FEMA Case Study Library

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Virginia Department of Emergency Management Office of Diversity Opportunity Inclusion

Challenge Good governance is defined by several characteristics including accountability; transparency; responsiveness; efficiency; integrity; and inclusiveness. By developing data-driven policies and laws that address the diverse needs of the Commonwealth, we can continue to build resilient communities and inter-connected counties, towns, and cities.  

District of Columbia Homeland Security and Emergency Management Agency Subrecipient Monitoring Protocol

The DCHSEMA monitoring process follows a risk-based monitoring strategy which looks at prior monitoring, spending performance, number of subawards, average financial risk, audits, quarterly status review, and overall performance.

Maryland Department of the Environment: Promoting Higher Standards with the Climate Ready Action Boundary Map Viewer

Challenge: The Base Flood Elevation (BFE) is how high floodwater is likely to rise during a 1%-annual-chance flood event. It is one way to measure and indicate flood risk. However, the study that established the BFE is only a snapshot in time. There are many factors that can cause floodwaters to rise above the BFE. These factors include debris-blocked bridge and culvert openings; blocked city storm sewer drains; higher-intensity rain events; storm tracks causing coinciding peak flows of flooding sources; high backwater conditions; and heavy rains on frozen ground with considerable snow depths. There is also always the potential for an event more severe than the 1%-annual-chance event. To communicate and reduce flood risk in areas beyond FEMA’s regulatory flood zones, communities need more information (especially spatial information) about flooding that exceeds the 1%-annual-chance event.

Expanding Feedback Opportunities Secures More Public Planning Input: City and County of Honolulu, Hawai‘i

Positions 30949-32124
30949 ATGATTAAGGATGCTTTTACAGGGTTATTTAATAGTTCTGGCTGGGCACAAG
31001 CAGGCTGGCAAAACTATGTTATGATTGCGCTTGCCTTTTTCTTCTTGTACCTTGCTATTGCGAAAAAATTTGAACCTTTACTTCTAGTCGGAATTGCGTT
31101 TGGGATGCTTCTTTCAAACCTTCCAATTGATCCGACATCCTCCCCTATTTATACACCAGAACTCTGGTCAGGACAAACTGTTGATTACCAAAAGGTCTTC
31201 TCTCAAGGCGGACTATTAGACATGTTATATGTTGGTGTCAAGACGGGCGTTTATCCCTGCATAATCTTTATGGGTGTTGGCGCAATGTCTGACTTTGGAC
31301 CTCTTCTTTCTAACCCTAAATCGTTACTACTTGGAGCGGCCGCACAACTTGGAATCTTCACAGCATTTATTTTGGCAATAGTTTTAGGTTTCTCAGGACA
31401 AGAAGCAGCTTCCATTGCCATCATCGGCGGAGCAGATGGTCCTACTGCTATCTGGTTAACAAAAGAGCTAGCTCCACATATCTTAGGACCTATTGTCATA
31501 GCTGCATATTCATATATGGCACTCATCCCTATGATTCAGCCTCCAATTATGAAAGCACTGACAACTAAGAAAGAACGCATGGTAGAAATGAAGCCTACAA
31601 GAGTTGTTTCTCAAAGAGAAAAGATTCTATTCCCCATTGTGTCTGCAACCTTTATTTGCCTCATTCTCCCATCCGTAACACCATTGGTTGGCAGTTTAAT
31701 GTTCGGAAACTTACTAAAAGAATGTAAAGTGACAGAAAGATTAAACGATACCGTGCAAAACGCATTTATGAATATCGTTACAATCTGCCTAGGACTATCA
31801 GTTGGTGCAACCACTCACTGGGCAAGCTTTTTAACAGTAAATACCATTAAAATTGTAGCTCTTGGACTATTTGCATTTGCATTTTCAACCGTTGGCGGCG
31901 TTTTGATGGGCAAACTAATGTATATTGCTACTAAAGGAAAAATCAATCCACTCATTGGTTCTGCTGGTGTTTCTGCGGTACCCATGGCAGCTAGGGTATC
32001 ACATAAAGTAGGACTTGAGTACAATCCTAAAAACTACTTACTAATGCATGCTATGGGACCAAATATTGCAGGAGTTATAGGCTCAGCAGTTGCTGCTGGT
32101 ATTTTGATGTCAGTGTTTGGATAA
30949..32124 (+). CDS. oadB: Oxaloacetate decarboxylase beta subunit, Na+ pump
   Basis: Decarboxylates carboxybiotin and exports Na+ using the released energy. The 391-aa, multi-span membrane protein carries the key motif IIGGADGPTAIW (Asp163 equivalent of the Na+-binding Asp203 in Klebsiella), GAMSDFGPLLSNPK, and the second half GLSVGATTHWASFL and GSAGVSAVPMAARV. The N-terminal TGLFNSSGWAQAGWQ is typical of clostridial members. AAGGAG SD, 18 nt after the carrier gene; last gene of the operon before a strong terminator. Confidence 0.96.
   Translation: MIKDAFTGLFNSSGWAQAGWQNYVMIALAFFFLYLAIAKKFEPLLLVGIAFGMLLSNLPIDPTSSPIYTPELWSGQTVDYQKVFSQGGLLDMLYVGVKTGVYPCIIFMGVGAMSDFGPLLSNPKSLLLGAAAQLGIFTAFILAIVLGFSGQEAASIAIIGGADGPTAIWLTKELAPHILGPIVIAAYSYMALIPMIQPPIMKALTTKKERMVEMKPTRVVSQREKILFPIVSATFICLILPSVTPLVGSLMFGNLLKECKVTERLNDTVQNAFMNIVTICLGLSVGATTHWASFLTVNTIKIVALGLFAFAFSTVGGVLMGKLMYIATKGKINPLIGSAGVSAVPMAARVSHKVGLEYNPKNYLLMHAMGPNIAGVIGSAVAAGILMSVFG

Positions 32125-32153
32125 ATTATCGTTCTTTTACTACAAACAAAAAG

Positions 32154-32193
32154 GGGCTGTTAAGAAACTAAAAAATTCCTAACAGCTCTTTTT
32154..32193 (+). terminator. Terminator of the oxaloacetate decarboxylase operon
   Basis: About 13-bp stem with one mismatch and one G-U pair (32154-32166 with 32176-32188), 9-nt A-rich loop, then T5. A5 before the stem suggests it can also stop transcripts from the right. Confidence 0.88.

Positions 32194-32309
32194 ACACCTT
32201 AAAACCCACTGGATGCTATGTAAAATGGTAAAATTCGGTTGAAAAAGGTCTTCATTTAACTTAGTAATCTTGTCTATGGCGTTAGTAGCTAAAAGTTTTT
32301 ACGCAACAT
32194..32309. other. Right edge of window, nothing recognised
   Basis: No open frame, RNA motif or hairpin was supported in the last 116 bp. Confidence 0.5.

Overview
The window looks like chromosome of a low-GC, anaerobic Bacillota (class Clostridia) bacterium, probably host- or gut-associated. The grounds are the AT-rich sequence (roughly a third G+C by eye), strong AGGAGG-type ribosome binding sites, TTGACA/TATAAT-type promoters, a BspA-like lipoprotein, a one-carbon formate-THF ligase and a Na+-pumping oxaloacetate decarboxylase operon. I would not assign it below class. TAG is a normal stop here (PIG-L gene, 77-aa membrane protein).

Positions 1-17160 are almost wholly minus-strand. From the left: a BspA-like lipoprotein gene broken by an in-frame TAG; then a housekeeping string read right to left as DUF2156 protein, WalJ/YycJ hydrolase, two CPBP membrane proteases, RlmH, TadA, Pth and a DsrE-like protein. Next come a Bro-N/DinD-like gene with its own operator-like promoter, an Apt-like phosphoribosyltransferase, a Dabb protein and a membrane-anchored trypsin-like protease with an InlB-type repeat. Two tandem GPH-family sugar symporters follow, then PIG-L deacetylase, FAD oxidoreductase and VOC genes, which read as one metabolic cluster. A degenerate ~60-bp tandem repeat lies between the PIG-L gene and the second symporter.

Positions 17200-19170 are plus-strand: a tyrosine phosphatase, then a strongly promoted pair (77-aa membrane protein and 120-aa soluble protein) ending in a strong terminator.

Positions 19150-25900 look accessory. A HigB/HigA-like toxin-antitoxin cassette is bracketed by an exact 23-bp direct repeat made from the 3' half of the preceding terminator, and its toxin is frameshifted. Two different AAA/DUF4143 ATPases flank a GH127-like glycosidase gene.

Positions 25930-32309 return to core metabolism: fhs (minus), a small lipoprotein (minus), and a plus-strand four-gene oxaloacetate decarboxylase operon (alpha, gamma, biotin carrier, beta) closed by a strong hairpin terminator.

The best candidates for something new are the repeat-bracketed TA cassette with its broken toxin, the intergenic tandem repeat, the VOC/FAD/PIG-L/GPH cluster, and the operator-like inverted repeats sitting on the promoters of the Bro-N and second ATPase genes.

The city and county of Honolulu, Hawai‘i, held public meetings during their 2019 hazard mitigation plan update. The city tapped into local and regional networks to share the messaging and boost public attendance. Informal community meetings were held to discuss the plan; a continental breakfast, bento box lunch and small group breakout sessions were offered. The plan update committee also refreshed its messaging methods

California: Groundwater and Aquifer Storage Construction to Help a Drought-Prone Community

One of California’s premier wine producing communities braces for continued drought in the present and future.

Teamwork Approach to Outreach and Engagement Reduces Flood Risk

Tulsa, Oklahoma, has a long history with flood-related disasters and hazard mitigation planning. Decades ago, a George Washington University study identified Tulsa as the most frequently flooded city in the United States.

Financing Coastal Resilience

Bourne, Massachusetts, is the gateway to other Cape Cod towns. It spans the Cape Cod Canal and has 55 miles of coastline. It uniquely faces Cape Cod Bay to the northeast and Buzzards Bay to the west. The town faces many risks and vulnerabilities from coastal flooding, erosion and severe storms. Water quality is also a serious concern for the town estuaries.

Grand Portage Band of Lake Superior Chippewa

The Grand Portage Band of Lake Superior Chippewa has seen the recent impacts from flooding events on their wild rice which are a cultural and important natural resource for the tribe. The tribe has invested in several planning efforts over the years to help mitigate/reduce the flooding risks to the wild rice lakes. Recently, the Grand Portage Ojibwe people reached out to Cook County, Minnesota and collaborated with other neighboring tribes to integrate their hazard mitigation, wetland and climate adaptation plans.

Integrating and Adapting Plans Throughout the Planning Cycle

In 2017, Santa Rosa was ravaged by the Tubbs Fire, part of a series of fast-moving wildfires that spread across Northern California. To better plan for and reduce the risk of future wildfires, the city decided to integrate its community wildfire protection plan and local hazard mitigation plan. The community wildfire protection plan annex builds on the local mitigation plan by providing more detailed, site-specific wildfire assessments and an action plan for mitigating wildfire risk. The city developed the plan through collaborating with local and state officials, private stakeholders and federal agencies.

Integrating Plans to Advance Resilience

The city of Nashua used the hazard mitigation planning process to launch a larger effort focused on long-term community resilience. The Resilient Nashua Initiative used city staff across all aspects of government, from public works to public health to the conservation commission. The city also partnered with other organizations.